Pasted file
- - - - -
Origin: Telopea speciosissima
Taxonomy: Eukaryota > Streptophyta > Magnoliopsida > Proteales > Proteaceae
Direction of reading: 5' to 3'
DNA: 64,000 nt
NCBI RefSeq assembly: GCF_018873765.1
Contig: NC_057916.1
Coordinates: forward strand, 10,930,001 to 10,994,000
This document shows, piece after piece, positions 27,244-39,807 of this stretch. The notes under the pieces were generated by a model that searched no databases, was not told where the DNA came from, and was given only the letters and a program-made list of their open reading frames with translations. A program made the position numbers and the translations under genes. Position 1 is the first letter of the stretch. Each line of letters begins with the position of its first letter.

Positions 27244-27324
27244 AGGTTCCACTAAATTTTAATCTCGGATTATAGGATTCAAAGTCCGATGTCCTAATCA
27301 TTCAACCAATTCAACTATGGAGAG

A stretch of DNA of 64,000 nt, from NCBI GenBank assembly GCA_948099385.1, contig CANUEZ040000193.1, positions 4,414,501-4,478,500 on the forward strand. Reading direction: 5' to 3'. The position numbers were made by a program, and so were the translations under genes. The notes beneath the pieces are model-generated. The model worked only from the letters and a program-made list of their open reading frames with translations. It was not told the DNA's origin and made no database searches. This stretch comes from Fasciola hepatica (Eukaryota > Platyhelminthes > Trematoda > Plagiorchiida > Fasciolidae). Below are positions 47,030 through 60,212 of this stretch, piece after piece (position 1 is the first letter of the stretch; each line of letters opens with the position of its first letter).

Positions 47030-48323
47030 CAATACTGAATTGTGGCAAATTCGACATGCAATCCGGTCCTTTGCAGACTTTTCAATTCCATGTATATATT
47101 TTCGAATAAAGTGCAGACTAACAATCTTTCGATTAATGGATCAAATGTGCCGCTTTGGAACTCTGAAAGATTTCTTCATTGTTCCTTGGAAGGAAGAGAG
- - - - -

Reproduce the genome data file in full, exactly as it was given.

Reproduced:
Origin: Telopea speciosissima
Taxonomy: Eukaryota > Streptophyta > Magnoliopsida > Proteales > Proteaceae
Direction of reading: 5' to 3'
DNA: 64,000 nt
NCBI RefSeq assembly: GCF_018873765.1
Contig: NC_057916.1
Coordinates: forward strand, 10,930,001 to 10,994,000
This document shows, piece after piece, positions 27,244-39,807 of this stretch. The notes under the pieces were generated by a model that searched no databases, was not told where the DNA came from, and was given only the letters and a program-made list of their open reading frames with translations. A program made the position numbers and the translations under genes. Position 1 is the first letter of the stretch. Each line of letters begins with the position of its first letter.

Positions 27244-27324
27244 AGGTTCCACTAAATTTTAATCTCGGATTATAGGATTCAAAGTCCGATGTCCTAATCA
27301 TTCAACCAATTCAACTATGGAGAG

A stretch of DNA of 64,000 nt, from NCBI GenBank assembly GCA_948099385.1, contig CANUEZ040000193.1, positions 4,414,501-4,478,500 on the forward strand. Reading direction: 5' to 3'. The position numbers were made by a program, and so were the translations under genes. The notes beneath the pieces are model-generated. The model worked only from the letters and a program-made list of their open reading frames with translations. It was not told the DNA's origin and made no database searches. This stretch comes from Fasciola hepatica (Eukaryota > Platyhelminthes > Trematoda > Plagiorchiida > Fasciolidae). Below are positions 47,030 through 60,212 of this stretch, piece after piece (position 1 is the first letter of the stretch; each line of letters opens with the position of its first letter).

Positions 47030-48323
47030 CAATACTGAATTGTGGCAAATTCGACATGCAATCCGGTCCTTTGCAGACTTTTCAATTCCATGTATATATT
47101 TTCGAATAAAGTGCAGACTAACAATCTTTCGATTAATGGATCAAATGTGCCGCTTTGGAACTCTGAAAGATTTCTTCATTGTTCCTTGGAAGGAAGAGAG